Almost everything about cameras, lenses, sensor and film sizes are specified in metric units. So why are common tripod mounts (e.g., 1/4"-20) not metric?
I'm just curious if there's an interesting bit of history to explain this.
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First of all, tripods are things you really want to be compatible across cameras & between tripods: no-one cares if the screws which hold your Leica together are compatible with the screws that hold your Nikon together, because you're not about to screw bits from your Leica onto your Nikon (actually: camera repair people kind of do care as it means they have to keep stocks of fewer different sorts of things). But no-one wants to have to buy a new tripod each time they buy a new camera, other than camera makers, and very few camera makers have ever been dominant enough to drive that kind of awfulness onto people. (It's perhaps significant that in many cases they have been able to do this with lens mounts and still do to a great extent, although even here consortia have appeared (μ4/3 for instance). But lenses are things that camera makers can argue really make a difference, while a tripod is, well it turns out they matter too but they're a lot harder to sell as being somehow special). And not all lens mounts really can be compatible: SLR mounts & can't really have flange distances as short as mounts for cameras without mirrors, and if you try and use SLR mounts for mirrorless cameras you get weird things like the recent Sigmas.)
Secondly tripods are expensive & last a long time: unless you damage it you can use a tripod for many, many years.
The result of this is that, once a tripod screw thread standard exists, there's a really strong incentive for it to persist for a very very long time.
Tripod mounts in fact use a standard called Whitworth which was standardised in 1841, in Britain. For the purposes of mounting a tripod it's close enough to UNC which was standardised over a century later (the thread angle is slightly different, but the diameter & threads/inch are the same).
And this, I think, answers the question. In the early days of photography in the late 19th century if you wanted to sell your tripod the biggest market in the world, by a large margin, was the British empire (in 1870 the British empire was about 25% of world GDP, while the US was about 9: the US caught up sometime during the 1914-18 war), and they used Whitworth (and a number of other standards, but Whitworth was pretty dominant for most purposes). And most tripods would have also been made in the British empire. So if you were outside the British empire, then you made your cameras and tripods with Whitworth threads, and this has stuck ever since.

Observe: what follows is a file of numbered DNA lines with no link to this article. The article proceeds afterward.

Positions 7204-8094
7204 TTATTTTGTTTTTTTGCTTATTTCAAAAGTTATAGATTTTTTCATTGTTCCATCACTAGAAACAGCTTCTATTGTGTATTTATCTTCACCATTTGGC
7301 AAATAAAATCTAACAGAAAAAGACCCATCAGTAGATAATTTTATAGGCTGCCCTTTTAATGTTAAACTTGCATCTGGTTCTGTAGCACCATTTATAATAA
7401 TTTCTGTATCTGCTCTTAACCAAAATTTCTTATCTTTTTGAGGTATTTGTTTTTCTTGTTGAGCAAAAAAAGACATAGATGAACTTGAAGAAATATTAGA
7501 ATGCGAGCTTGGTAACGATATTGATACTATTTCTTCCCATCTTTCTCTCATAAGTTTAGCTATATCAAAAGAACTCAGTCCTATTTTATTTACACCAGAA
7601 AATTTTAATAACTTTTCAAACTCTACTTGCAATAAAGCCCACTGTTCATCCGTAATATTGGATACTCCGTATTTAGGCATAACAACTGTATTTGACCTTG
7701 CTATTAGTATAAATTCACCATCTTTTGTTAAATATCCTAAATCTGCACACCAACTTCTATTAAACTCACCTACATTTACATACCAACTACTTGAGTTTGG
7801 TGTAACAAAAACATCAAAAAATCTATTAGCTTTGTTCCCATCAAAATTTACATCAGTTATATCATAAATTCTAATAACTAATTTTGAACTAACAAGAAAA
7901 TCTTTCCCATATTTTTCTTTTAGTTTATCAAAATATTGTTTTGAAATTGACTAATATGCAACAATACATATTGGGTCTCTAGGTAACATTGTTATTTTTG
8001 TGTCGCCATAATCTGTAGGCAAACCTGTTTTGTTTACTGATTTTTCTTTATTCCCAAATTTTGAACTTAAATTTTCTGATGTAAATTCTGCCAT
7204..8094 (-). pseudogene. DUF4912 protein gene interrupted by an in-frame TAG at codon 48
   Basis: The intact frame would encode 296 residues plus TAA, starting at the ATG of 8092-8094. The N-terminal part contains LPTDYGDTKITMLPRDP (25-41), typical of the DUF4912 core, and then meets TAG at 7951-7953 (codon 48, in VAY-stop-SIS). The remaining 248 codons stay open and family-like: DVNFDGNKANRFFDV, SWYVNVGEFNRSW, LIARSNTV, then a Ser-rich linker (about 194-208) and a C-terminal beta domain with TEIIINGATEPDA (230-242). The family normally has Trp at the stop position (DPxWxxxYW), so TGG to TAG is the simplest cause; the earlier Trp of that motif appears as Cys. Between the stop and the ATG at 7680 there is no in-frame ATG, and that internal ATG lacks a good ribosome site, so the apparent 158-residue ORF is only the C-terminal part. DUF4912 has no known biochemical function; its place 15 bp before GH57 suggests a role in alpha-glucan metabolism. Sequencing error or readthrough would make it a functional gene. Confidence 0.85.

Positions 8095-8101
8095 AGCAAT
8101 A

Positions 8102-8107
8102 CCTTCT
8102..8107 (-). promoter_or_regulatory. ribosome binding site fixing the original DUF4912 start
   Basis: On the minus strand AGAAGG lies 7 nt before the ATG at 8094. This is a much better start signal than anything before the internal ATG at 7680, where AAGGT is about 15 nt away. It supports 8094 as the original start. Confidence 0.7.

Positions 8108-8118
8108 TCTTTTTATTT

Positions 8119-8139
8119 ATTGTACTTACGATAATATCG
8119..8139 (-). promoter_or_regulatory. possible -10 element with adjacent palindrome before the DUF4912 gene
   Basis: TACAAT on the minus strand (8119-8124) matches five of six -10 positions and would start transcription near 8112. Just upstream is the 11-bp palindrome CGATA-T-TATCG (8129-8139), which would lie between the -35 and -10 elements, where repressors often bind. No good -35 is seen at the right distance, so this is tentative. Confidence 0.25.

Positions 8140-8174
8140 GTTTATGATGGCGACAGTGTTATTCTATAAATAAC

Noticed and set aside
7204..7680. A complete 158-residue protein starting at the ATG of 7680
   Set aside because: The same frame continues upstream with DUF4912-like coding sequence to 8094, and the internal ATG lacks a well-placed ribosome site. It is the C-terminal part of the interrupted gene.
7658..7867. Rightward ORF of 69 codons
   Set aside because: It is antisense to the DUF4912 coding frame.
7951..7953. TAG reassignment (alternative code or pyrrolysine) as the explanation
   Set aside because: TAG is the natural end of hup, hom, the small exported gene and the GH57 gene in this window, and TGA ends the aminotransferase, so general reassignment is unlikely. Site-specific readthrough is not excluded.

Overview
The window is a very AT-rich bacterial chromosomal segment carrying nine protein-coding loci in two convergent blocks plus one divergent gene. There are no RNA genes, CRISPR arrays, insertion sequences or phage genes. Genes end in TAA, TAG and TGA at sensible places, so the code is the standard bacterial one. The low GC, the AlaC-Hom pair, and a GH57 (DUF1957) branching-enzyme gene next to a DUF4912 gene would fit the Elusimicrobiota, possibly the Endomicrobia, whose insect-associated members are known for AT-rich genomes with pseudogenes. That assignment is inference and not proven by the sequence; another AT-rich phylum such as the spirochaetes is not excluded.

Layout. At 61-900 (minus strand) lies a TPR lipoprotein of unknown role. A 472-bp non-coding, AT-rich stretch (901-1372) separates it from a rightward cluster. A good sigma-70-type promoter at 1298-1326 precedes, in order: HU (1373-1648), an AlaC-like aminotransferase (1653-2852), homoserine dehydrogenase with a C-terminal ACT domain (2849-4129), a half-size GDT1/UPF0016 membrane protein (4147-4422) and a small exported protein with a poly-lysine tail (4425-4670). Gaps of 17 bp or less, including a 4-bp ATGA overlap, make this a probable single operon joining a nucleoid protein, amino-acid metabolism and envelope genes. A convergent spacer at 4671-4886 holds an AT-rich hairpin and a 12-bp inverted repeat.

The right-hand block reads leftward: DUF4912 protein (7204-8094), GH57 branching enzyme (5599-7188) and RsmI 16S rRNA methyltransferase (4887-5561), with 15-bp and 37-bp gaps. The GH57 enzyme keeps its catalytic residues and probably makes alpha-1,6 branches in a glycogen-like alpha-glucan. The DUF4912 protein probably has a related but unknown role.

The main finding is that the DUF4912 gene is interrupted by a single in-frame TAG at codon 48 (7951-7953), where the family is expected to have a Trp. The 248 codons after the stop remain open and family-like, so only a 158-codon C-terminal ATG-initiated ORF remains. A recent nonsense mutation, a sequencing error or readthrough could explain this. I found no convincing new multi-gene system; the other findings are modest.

[Apologies if this reads like some kind of misty-eyed wasn't-the-empire-great romanticism: it's not meant that way.]
[Consider this re-framing: What would be gained by having a metric tripod mount?]
The core of the reason why metric tripod mounts are uncommon is a combination of:
The early part of the 1900's saw a wide range of tooling standards established early on before metric tooling became popular/common. This established a long lasting snowball effect in some industries like camera gear.
Once a large portion of gear on the market was already using the 3/8th and 1/4-20 standard, it became far less practical to introduce new gear that used metric threading.
Little to no new near that used metric threading meant that there was little to no economic reason to make a change.
Screws for the camera assembly had a far lower barrier to entry into metric - It doesn't matter what standard you settle on, or even if every screw was machined to a different standard in the camera body. If no one is expected to replace the screw themselves or have it screw into something else outside the camera, then it really didn't matter what you used.